Hall v. Florida, 572 U.S. __, 134 S. Ct. 1986 (May. 27, 2014)

The Court held unconstitutional a Florida law strictly defining intellectual disability for purposes of qualification for the death penalty. The Eighth and Fourteenth Amendments forbid the execution of persons with intellectual disability. Florida law defines intellectual disability to require an IQ test score of 70 or less. If, from test scores, a prisoner is deemed to have an IQ above 70, all further exploration of intellectual disability is foreclosed. The Court held: “This rigid rule . . . creates an unacceptable risk that persons with intellectual disability will be executed, and thus is unconstitutional.” Slip Op. at 1. The Court concluded:

             Florida seeks to execute a man because he scored a 71 instead of 70 on an IQ test. Florida is one of just a few States to have this rigid rule. Florida’s rule misconstrues the Court’s statements in Atkins that intellectually disability is characterized by an IQ of “approximately 70.” 536 U. S., at 308, n. 3. Florida’s rule is in direct opposition to the views of those who design, administer, and interpret the IQ test. By failing to take into account the standard error of measurement, Florida’s law not only contradicts the test’s own design but also bars an essential part of a sentencing court’s inquiry into adaptive functioning. [Defendant] Freddie Lee Hall may or may not be intellectually disabled, but the law requires that he have the opportunity to present evidence of his intellectual disability, including deficits in adaptive functioning over his lifetime.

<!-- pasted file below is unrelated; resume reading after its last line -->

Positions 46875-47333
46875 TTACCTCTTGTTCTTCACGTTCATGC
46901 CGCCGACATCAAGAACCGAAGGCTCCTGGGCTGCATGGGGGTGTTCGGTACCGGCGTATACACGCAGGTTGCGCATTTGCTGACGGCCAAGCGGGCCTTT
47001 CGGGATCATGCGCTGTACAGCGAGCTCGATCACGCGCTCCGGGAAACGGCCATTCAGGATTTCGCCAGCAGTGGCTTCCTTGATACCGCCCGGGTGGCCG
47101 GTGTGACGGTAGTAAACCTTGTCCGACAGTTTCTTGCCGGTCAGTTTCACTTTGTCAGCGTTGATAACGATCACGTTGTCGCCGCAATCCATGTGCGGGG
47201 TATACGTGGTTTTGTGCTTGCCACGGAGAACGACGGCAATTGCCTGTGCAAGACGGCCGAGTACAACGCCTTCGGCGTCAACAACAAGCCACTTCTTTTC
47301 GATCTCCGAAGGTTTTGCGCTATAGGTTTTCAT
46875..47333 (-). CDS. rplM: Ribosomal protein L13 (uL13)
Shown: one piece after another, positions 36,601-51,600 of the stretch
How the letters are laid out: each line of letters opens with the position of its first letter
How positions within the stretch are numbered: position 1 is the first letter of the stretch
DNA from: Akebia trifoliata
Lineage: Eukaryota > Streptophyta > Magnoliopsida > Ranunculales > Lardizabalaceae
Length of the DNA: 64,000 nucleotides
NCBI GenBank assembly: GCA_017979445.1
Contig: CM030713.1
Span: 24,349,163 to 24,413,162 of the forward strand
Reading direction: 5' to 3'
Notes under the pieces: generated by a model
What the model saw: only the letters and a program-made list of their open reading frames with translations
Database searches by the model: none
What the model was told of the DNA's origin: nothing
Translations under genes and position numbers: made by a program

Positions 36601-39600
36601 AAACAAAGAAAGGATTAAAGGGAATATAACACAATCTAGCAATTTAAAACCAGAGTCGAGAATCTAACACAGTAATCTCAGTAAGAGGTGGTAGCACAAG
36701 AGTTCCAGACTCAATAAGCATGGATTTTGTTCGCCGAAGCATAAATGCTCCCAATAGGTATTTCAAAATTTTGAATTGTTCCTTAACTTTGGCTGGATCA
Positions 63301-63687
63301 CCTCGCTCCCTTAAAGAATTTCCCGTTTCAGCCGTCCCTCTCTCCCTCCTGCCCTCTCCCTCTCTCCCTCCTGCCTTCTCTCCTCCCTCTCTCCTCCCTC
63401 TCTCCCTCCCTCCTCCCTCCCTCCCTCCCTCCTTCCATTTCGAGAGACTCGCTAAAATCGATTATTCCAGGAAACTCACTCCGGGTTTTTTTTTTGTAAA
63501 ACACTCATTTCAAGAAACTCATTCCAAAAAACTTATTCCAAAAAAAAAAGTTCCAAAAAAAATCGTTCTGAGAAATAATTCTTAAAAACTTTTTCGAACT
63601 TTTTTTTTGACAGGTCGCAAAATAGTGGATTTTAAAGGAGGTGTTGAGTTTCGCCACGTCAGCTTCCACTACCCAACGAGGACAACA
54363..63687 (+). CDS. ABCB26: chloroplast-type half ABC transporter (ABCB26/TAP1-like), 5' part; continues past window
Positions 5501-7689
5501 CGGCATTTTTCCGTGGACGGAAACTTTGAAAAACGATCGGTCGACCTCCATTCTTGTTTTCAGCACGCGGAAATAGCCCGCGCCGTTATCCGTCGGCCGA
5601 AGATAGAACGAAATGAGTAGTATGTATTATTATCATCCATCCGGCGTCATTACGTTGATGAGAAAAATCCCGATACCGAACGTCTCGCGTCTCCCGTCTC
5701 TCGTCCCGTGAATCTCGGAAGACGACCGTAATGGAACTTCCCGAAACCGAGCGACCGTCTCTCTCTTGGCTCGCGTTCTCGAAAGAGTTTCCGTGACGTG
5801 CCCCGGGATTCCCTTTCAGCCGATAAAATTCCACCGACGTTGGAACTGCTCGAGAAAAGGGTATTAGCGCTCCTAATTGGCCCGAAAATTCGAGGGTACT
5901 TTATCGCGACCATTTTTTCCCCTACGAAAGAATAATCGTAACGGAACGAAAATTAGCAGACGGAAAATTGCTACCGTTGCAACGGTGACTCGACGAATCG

The death penalty is the gravest sentence our society may impose. Persons facing that most severe sanction must have a fair opportunity to show that the Constitution prohibits their execution. Florida’s law contravenes our Nation’s commitment to dignity and its duty to teach human decency as the mark of a civilized world. The States are laboratories for experimentation, but those experiments may not deny the basic dignity the Constitution protects.

Slip Op. at 22.